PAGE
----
Cambodia will not follow in other countries’ footsteps in imposing any additional restrictions towards arrivals from mainland China, amid concerns that soaring Covid-19 cases there could drive the emergence of new and potentially more dangerous variants of the novel coronavirus, Prime Minister Hun Sen affirmed on January 2.

This comes as China moves to reopen to inbound and outbound tourism on January 8, while the Kingdom plans to capture pent-up travel demand, welcoming an estimated two million mainland Chinese visitors this year, according to the premier.

This would come near the all-time annual record of almost 2.362 million tallied in 2019, which was up 16.67 per cent from the 2.024 million logged a year earlier, according to the Ministry of Tourism.

Hun Sen was speaking at a groundbreaking ceremony for a Mekong River bridge and connecting road in Kratie province that are due to be built in part with a concessional loan from the Chinese government.

“We’ve all seen the unfortunate but frightening propaganda about the Covid-19 epidemic in China. Those who will be strict when it comes to China, let them do so since that’d just benefit Cambodia,” he said.

“Let’s say that [a Chinese traveller] wants to go to some country, but it requires Chinese people to do this or that. Cambodia won’t have such requirements,” the premier explained, issuing an invitation for mainlanders to “come travel [to the Kingdom] as per normal”.

“If any country wants to do anything [in terms of additional Covid restrictions for arrivals from mainland China], they have the right to do so. But Cambodia will instead invite the Chinese over,” he stressed.

He suggested that Thailand and Singapore would also hold back from imposing Covid restrictions on travellers from mainland China, “benefiting a lot” for doing so, and remaining “more attractive and convenient destinations” for them.

Although remarking that the agricultural, industrial and non-tourism service sectors have shown steady growth despite global economic pressures, Hun Sen underscored that greater numbers of Chinese tourists would spur near-term and longer-term growth in the Cambodian economy.

Painting a broader picture, the premier opined that “four-to-five million” international arrivals in 2023 could translate to a meaningful all-round boost for the economy, estimating the 2022 figure at about 2.2 million, echoing an earlier prediction made by the tourism ministry.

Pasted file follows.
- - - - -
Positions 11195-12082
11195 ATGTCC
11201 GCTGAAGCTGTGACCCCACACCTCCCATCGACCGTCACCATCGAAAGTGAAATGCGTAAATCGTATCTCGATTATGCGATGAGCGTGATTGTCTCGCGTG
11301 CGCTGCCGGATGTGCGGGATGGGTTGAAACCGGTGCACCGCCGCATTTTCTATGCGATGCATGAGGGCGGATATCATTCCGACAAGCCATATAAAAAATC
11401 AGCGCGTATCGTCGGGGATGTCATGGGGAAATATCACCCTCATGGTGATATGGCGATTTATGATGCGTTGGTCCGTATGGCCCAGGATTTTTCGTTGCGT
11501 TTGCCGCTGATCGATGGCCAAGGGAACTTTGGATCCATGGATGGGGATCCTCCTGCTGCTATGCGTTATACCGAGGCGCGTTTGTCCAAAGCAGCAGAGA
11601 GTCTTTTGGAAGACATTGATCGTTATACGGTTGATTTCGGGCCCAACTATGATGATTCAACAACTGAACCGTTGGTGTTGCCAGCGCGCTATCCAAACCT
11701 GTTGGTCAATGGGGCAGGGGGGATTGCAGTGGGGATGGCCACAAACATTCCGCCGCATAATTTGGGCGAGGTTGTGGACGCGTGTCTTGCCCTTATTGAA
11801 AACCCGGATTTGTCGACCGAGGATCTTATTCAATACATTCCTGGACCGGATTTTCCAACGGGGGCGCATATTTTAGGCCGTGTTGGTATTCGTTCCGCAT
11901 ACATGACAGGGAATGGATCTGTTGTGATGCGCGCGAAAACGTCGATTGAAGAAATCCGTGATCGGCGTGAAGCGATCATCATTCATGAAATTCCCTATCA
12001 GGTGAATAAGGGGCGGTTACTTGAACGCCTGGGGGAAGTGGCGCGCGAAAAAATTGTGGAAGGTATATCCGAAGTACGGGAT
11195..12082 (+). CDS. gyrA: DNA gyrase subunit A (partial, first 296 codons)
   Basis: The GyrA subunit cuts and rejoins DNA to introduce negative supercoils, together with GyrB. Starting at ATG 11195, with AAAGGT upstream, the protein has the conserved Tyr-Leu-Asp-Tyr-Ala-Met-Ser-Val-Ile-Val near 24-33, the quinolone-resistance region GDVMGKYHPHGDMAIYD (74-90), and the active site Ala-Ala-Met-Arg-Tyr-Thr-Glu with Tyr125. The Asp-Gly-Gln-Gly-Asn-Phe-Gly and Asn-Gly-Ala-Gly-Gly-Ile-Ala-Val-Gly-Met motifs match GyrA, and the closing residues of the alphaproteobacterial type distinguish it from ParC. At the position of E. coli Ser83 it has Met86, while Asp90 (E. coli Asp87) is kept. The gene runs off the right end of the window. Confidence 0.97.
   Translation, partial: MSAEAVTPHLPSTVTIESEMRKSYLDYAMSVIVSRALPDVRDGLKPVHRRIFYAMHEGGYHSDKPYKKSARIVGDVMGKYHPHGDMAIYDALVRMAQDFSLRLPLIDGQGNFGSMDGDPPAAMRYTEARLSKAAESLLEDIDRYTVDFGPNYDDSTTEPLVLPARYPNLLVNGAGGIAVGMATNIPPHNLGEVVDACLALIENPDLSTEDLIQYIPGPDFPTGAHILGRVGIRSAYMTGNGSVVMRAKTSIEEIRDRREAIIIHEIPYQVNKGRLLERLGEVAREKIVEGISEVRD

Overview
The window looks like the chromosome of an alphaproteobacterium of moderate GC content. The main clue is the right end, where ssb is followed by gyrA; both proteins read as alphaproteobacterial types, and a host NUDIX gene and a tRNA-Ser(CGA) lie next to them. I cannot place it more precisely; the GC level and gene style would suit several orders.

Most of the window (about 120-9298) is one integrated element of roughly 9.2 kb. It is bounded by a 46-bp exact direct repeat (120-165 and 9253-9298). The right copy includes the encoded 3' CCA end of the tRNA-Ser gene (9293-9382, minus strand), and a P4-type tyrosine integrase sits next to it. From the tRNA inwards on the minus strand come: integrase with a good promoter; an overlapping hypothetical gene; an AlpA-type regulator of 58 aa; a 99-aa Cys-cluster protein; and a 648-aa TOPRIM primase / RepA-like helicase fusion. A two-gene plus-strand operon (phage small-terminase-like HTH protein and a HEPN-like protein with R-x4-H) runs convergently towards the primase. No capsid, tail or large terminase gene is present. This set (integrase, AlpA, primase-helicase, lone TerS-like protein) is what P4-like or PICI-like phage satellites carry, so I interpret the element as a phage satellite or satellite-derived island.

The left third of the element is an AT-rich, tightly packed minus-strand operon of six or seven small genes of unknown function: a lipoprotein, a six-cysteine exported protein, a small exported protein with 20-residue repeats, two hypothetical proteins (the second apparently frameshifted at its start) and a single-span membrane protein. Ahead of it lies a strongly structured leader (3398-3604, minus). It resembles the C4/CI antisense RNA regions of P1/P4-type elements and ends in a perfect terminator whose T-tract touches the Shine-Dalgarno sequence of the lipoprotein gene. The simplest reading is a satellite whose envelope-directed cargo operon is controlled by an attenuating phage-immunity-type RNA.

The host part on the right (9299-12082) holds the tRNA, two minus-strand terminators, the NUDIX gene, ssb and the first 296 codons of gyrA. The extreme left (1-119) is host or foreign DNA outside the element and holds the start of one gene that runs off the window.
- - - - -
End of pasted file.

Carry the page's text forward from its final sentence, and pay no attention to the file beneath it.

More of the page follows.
At any rate, he called on Cambodians to get vaccinated against Covid-19 as instructed by the Ministry of Health.

In an interview with The Post on January 2, former Cambodia Chinese Tour Guide Association president Tea Kileng expressed delight at Beijing’s reopening to tourism and the local government’s decision not to impose Covid restrictions on arriving mainlanders.

Before Covid hit, Chinese tourism created tonnes of jobs and income for the local industry, and greatly raised the profile of the Kingdom’s ancient temples and other historical tourist sites on the international scene, he claimed.

“Despite the news that the Covid-19 pandemic is re-emerging in China, we’re still elated for them to visit Cambodia, taking into account that all members of our association have been vaccinated against Covid-19,” he said.

Pacific Asia Travel Association Cambodia Chapter chairman Thourn Sinan described Chinese travellers collectively as a key recovery engine for the local industry, and reasoned that Hun Sen’s announcement could catalyse additional tourism and investment inflows from the mainland.

“Chinese tourists can be considered strategic visitors, with their numbers a dominant promoter of tourism in Cambodia, as well as many other countries,” he said.

Cambodia welcomed more than 1.914 million international visitors in the first 11 months of 2022, down 67.55 per cent compared to the same period of record-breaking 2019, according to the tourism ministry. Mainland China accounted for 90,648, down 95.84 per cent from the same time in 2019.